Newspaper Page Text
VOLUME XXX. LAURENS, SOUTH CAROLINA, WEDNESDAY, DECEMBER 16, 1914.
In answer to the appeal for aid
from Belgium for the thousands of
Belgian babies that are dying for the
want of milk, a country-wide move
ment has been started by the younger
mothers to collect malted milk or
money to send them. A group of
young matron's in Laurens have band
ed together as a committee to solicit
subscriptions and they will be glad
'to receive contributions either of
money or malted milk. Mrs. W. G.
Lancaster, Academy street, and Mrs.
Carlos R. Moseley, North Harper
street, have consented to receive con
tributions and will forward everything
That the amount of suffering in Bel
glum can hardly be exaggerated can
be judged by a description of condi
tions there by Irvhi S. Cobb and pub
lished in Th'Advertiserat the request
of the baby relief committee here. In
this article he writes in part as fol
I could multiply instances from the
observation of others. There was,
for example, the group of 200 refu
gees who arrived in Holland early in
November. They carried with then
four dead, new born babies.
.It was the same story which one
hears everywhere. The mothers were
so reduced by privation that they had
no milk of their own. As for cow's
lk, it was not to be had for any
Add another picture, brought out
by an American from Belgium. Hle
stood one morning by the back door
of a German cook camp, watching a
group of Belgian women grubbing
through the trash heap piled up be
hind the camp. All these women car
"What are they doing?" he asked
a German.sergeant with whom .he
struck up acquaintance.
0Scraping our condensed milk
cart," said the sergeant. - "Its the
only way to get~milk for their babies.
I've seen them run their fingers
round a can which lookbd as bright
as a new coin, and hold them into the
babies' mouths to suck. My company,"
he added, "has been getting along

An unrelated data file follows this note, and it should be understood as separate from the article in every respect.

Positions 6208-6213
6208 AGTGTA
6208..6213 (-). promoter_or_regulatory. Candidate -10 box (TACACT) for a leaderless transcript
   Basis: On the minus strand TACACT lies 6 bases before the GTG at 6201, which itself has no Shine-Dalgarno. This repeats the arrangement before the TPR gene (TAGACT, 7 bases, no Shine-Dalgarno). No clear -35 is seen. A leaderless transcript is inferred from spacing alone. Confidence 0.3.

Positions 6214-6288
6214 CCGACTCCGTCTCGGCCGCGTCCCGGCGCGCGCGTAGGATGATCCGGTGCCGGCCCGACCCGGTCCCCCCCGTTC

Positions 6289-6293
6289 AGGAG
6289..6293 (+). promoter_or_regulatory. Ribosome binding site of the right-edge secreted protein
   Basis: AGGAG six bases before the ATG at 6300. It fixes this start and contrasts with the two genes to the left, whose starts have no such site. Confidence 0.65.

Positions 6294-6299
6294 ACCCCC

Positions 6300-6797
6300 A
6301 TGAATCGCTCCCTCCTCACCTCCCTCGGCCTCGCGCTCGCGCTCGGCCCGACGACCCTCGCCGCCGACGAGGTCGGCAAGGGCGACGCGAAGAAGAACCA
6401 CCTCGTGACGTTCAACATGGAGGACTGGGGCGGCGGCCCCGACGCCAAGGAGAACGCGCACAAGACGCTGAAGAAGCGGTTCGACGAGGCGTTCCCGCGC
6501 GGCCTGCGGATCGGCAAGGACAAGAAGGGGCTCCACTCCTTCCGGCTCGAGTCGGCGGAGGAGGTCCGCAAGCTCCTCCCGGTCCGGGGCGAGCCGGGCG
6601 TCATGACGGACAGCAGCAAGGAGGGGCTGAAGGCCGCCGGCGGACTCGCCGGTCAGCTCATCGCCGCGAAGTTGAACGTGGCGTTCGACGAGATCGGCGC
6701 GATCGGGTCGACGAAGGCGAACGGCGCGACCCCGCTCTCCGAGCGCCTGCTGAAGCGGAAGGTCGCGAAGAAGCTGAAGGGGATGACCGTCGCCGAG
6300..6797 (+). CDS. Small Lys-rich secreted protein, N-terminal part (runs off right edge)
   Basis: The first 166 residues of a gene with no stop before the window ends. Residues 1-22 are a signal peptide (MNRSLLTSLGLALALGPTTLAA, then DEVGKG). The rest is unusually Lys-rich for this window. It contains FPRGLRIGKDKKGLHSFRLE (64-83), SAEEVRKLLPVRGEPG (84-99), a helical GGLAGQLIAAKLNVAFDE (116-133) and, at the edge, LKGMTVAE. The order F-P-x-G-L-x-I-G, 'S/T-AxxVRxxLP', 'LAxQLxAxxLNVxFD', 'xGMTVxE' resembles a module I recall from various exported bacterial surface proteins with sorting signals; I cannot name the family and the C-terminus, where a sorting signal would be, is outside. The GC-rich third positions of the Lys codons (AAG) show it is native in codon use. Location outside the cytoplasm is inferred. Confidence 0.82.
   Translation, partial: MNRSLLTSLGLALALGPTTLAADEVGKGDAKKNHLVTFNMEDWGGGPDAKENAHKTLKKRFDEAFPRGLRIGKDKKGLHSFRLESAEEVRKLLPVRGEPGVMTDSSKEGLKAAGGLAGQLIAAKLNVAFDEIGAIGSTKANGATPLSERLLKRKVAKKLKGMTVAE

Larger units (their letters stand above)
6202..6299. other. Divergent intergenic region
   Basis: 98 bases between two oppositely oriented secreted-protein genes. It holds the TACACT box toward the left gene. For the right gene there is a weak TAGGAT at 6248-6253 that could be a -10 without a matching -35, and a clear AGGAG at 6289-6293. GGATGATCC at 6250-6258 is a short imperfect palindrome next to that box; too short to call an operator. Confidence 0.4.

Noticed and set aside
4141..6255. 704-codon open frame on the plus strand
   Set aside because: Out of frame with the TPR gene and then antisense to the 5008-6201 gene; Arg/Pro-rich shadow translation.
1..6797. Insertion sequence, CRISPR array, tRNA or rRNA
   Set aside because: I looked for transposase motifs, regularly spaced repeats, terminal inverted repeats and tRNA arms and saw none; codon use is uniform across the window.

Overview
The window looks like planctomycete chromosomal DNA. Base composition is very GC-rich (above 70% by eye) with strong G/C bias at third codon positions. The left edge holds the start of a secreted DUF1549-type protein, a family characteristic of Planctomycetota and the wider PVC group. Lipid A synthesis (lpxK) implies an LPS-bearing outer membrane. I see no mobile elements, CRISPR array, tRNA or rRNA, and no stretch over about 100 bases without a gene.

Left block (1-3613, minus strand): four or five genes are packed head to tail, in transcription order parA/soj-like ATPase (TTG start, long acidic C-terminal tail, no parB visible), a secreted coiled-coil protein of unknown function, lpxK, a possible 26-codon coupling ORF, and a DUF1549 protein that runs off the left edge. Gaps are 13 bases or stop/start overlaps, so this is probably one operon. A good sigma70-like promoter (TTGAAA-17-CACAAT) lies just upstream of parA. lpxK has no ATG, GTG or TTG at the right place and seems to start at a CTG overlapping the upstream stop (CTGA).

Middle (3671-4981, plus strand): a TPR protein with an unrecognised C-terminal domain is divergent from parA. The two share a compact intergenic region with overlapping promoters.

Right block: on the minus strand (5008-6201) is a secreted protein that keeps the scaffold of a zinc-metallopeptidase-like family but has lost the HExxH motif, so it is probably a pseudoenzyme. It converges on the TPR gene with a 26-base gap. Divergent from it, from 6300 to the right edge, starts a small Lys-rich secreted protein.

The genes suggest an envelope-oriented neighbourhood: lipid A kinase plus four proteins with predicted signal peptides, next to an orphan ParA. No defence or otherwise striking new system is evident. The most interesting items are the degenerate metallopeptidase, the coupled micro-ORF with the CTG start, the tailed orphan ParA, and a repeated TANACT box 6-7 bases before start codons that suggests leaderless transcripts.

without milk in its coffee and giving it
I BOOSTER GJ
Miss Ruth Patton was the best
Ithe gold watch. Wholl will wear
given to the Blooster not having
1)01s froml the count of Monday,
Are you getting all your baby
-8Show? Get your patrons inm on 'V
S'ee the Blulletin Boar d at our
Baby.-Show. Register at 0our Sf<
for your favorite Baby and Boo0s
Ou windown were ta rmmed b
- Who will funishth I hour' of 1m1
I '* First--MIss NIt th %'t tour
Second-Mrs. Kva .eqgue.
Tird- Miss Lena , ifntree.
Fiourth-Miissm Georta iedllock.
Othmers followh* closely.
Vfer Set and the Gc
Register YOUR B
J. C. BWm
to these women. We've received no
orders to the contrary-and we're
'mlostly family men. But we're an ex
ception; and it doesn't go very far."
Here is another recent picture from
stricken Brussels, that gay, dainty,
lively city in old timos-the city
whose smiling people called It petit
Paris. The scene is the one0 busy,l
pleasant boulcavrd Uischofshcim. A
woman collapses on a bench set along
the sidewalks after the fashion of the
Greater Paris. In her arms is a baby.
A child staggers along, clinging to her
apron. The woman's face Is blue and
yellow; she is on the verge of col-.
lapse. The baby, surely not over flve
months old, has a pale, lead-colored
skin. Its mouth Is open as though
sot that way. Its eyes are closed.
Two women of Brussels pass this
unhappy group. They hurriedly ex
change some words, turn back to the
woman on the bench. Then one tsands
guard while the other hastens for sone
milk and bread-such as is to be
found in the B'russels of today. They
force a little milk between the teeth
of the mother. They let the baby
drink. - Unweaned though it is, it
drinks as though it had never drunk
To the face of the mother comes a
few patches of color. She slowly re
covers until she is able to eat a bit
of bread. The baby opens Its mouth,
drinks more greedily. "It has not fed
since two days," the mother whispers.
The mother tries to rise from the
bench but she can not. The elder
child drinks the milk that is left. It
looks curiously at the piece of bread
as if it did not know what it was. The
mother forces it to eat. A crowd has
gathered, murmuring. This sight is
not new, yet each time it draws a
little crowd. Every one would like to
give-but no one can. Who is not
poor at this moment? Many of them
have children at home ,who today
weigh less than the day they were
France and England and Germany
and Austria are issuing their lists of
the dead, which are mounting up day
by day to a ghastly million. But these
take account only of the strong young
men, who have died in the fighting.
Booster for the month and wears
the next? The next one hvili b1)0
von one, who casts the 11108. 0011 u